A facility that is being built by the Japan Atomic Energy Agency (JAEA) in Fukushima Prefecture to develop and test remote-controlled equipment for the cleanup of the Fukushima Daiichi nuclear plant is due to be completed by April 2015, according to the Japan Atomic Industrial Forum (JAIF).
The Naraha Remote Technology Development Center in Fukushima Prefecture is expected to serve as the central R&D facility for establishing a technological infrastructure to accelerate decommissioning of Fukushima, while contributing economically to the reconstruction of the area.
The centre will comprise two buildings: a research management building and a two-storey experimental building. The first building will include accommodation for the researchers and engineers working at the site, as well as conference rooms that can be used as a virtual reality training space to develop and evaluate operating procedures for using remote-controlled equipment. It will also include a reference library and presentation space.
The experimental building will contain a one-eighth size mock-up of the lower part of a reactor containment vessel (PCV), reproducing the situation at the Fukushima Daiichi site as closely as possible.
Robots are expected to be used to demonstrate the technology for repairing leaks in the lower parts of the PCVs. In demonstration tests, leaks will be simulated using water, and tests will be performed to stop the leaks, by pouring in cement, JAIF said.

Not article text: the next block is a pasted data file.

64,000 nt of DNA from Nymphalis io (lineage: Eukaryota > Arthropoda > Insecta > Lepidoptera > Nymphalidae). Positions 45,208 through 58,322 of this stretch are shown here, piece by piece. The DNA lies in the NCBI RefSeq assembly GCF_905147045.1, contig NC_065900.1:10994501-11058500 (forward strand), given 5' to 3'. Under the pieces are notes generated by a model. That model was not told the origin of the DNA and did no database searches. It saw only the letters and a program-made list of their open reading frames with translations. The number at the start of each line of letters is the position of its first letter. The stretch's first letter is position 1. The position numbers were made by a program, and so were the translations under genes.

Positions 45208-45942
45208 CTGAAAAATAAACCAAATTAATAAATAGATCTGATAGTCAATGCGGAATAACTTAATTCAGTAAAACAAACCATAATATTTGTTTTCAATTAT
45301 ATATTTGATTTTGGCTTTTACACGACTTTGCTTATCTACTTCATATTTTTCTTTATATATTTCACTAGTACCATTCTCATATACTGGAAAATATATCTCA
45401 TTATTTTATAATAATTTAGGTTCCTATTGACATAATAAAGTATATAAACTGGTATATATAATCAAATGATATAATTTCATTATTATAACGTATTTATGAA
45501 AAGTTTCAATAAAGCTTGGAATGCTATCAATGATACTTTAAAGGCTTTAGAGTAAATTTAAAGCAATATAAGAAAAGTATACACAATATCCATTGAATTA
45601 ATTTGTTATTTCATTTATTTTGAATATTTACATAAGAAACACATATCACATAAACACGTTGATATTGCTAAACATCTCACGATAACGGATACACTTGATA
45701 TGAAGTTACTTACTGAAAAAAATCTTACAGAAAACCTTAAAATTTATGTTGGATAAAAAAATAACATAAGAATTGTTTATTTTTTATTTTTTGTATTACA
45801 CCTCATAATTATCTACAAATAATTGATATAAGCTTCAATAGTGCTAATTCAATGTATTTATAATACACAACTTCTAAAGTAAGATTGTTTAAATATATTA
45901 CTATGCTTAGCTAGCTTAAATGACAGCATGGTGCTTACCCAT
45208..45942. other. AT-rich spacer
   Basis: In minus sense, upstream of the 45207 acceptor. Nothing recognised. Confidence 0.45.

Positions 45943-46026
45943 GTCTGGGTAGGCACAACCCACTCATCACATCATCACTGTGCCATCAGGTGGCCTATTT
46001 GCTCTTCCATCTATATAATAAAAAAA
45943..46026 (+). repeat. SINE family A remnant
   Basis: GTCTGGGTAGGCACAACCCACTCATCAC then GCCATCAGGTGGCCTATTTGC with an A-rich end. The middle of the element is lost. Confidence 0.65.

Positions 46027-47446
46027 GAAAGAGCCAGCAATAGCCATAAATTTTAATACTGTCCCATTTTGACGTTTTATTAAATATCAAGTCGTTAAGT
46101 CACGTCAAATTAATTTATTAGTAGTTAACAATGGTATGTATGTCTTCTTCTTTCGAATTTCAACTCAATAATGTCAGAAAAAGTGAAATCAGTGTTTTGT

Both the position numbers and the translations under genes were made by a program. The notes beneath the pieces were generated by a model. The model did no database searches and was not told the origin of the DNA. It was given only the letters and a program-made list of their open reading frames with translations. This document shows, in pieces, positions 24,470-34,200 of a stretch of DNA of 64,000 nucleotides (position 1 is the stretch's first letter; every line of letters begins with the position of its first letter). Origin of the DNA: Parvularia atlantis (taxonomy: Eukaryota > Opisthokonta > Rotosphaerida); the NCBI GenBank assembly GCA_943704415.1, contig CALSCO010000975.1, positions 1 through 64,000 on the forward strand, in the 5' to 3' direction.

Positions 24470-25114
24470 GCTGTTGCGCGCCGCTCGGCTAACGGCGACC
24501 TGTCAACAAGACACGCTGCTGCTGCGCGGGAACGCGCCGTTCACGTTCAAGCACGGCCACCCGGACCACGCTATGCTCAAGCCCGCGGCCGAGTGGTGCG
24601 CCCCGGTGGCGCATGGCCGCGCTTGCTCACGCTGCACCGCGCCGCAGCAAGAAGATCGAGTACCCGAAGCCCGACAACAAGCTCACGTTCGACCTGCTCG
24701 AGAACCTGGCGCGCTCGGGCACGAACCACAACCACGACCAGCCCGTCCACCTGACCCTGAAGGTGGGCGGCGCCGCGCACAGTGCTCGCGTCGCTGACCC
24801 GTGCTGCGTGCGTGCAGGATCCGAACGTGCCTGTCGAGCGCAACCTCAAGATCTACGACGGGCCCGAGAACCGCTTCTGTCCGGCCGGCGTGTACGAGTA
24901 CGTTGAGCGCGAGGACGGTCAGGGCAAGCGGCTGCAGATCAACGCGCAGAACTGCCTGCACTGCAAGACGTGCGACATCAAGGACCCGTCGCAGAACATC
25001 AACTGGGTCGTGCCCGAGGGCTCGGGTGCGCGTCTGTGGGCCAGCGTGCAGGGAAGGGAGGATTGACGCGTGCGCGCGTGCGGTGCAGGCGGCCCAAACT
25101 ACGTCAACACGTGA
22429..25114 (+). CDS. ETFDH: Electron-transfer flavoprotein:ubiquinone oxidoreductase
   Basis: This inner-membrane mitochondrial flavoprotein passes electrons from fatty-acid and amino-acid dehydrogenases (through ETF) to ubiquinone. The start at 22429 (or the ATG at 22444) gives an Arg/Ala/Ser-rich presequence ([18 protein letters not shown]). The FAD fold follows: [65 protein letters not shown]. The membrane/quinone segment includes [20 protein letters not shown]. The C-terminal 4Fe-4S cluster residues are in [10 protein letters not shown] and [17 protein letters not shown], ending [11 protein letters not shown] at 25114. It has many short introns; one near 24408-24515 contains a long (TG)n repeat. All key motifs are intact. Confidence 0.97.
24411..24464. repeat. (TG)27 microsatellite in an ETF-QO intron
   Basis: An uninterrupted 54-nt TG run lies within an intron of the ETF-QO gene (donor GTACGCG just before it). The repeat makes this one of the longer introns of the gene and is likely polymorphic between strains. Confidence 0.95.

"Stopping the leakage is the most important issue before removing fuel debris," commented Hiroshi Kawamura director of JAEA's Nuclear Plant Decommissioning Safety Research Establishment. Work on assembling a mock-up for Unit 2 will begin in October 2015 or so, with tests to begin around February 2016.
The experimental building will also include an indoor demonstration test area for disaster-response robots, which will also be used to train operators, workers, and others, JAIF said. This area will include a water tank, barriers, slopes, stairs and rubble to evaluate the performance of the robots. Robots are expected to be use extensively for investigations and decontamination inside the Fukushima Daiichi reactor buildings.
Photo: Conceptual drawing of the Naraha Remote Technology Development Center (Credit JAIF/JAEA)